PORTLAND, Ore. - One-hundred seventy-one Alaska and United Boeing 737 Max 9 airliners remain grounded until the Federal Aviation Administration clears them as safe to fly. On Friday evening, a door plug blew out of the plane, threatening the lives of the passengers and crew onboard three miles up.
The flight crew called the "Mayday" in, saying, "We just depressurized, we're declaring an emergency. We need to descend to 10,000."
The plane safely landed and the blown-out door plug has been recovered from a teacher's yard in Beaverton, Oregon, about 18 miles from Portland airport. With the plane and door in hand, the physical evidence is abundant. "Was it structural failure of the plug itself? Was it latched properly? This airplane was three months out of the factory," said John Nance, a veteran airline pilot and aviation expert.
The National Transportation Safety Board (NTSB) is looking for those answers, saying Alaska knew the plane's pressurization system warning light had previously come on and rest three by technicians times before Saturday's flight. "What they asked for is for maintenance to take a more in-depth look at that light that was illuminating, but that work had not been done yet prior to this event," said Jennifer Homendy, Chair of the National Transportation Safety Board.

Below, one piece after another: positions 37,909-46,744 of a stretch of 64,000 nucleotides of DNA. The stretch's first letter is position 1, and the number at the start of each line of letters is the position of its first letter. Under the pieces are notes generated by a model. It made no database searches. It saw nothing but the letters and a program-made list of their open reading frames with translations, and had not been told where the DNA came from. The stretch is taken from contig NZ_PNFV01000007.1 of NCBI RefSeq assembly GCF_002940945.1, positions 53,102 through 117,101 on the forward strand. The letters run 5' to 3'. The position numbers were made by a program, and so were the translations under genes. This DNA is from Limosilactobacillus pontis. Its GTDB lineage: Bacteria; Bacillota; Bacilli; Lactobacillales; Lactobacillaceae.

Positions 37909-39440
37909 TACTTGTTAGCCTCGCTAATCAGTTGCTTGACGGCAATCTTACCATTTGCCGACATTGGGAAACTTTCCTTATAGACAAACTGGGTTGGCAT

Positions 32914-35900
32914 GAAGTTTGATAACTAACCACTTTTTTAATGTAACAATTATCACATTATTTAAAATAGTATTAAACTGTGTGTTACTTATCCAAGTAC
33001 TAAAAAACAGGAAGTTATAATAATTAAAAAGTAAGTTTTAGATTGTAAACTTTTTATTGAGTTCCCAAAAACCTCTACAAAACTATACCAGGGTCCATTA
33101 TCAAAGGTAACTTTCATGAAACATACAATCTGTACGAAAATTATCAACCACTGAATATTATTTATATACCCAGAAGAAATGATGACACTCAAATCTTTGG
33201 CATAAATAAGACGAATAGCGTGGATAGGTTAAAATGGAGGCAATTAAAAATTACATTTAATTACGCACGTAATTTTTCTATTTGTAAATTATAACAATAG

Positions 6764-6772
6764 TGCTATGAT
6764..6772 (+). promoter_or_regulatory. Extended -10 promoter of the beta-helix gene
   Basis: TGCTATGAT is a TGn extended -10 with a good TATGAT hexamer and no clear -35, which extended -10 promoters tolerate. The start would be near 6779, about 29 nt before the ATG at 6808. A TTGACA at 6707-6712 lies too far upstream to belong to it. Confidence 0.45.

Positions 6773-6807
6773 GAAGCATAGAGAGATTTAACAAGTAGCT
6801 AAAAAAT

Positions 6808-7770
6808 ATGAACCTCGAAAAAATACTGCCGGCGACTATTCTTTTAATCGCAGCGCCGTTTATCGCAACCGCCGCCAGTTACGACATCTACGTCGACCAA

Alaska specially ordered that plane not to fly to and from Hawaii, so it would not be over a vast expanse of water. "That's a great question. a great question for Alaska. Those are questions we are asking as well," said the NTSB’s Homendy. The force of the decompression blew the super secure cockpit doors open.
Passengers were lucky to be at 16,000 feet, when a blowout happened and breathing masks were deployed. At that altitude, the air is very thin and the outside temperature is minus 17 degrees.
Alaska Airlines flight incident. January 5, 2024.
Had it been at cruise level, 30,000 to 35,000 feet, it would be a much more explosive event where the air is un-breathable and the temperature is an incredible 67 degrees below zero. It would take the crew at least two minutes to get the plane down to 10,000 feet, where the air and temperature are tolerable.
The other major problem, the cockpit voice recorder overwrote the recording of the event, essentially erasing it. "They used to be 30 minutes and then it was increased to two hours at one point and now we are pushing to increase it to 25 hours, consistent with international partners," said Homendy.
But such recorders would only be required for planes built after the rule was enacted. "Since 2018, we've done 10 investigations where the CVR was overridden," said the NTSB Chair.
United Airlines just released a statement about its findings. In it the company says, "We have found instances that appear to relate to installation issues in the door plug. For example, bolts that needed additional tightening. These findings will be remedied by our tech ops team to safely return the aircraft to service."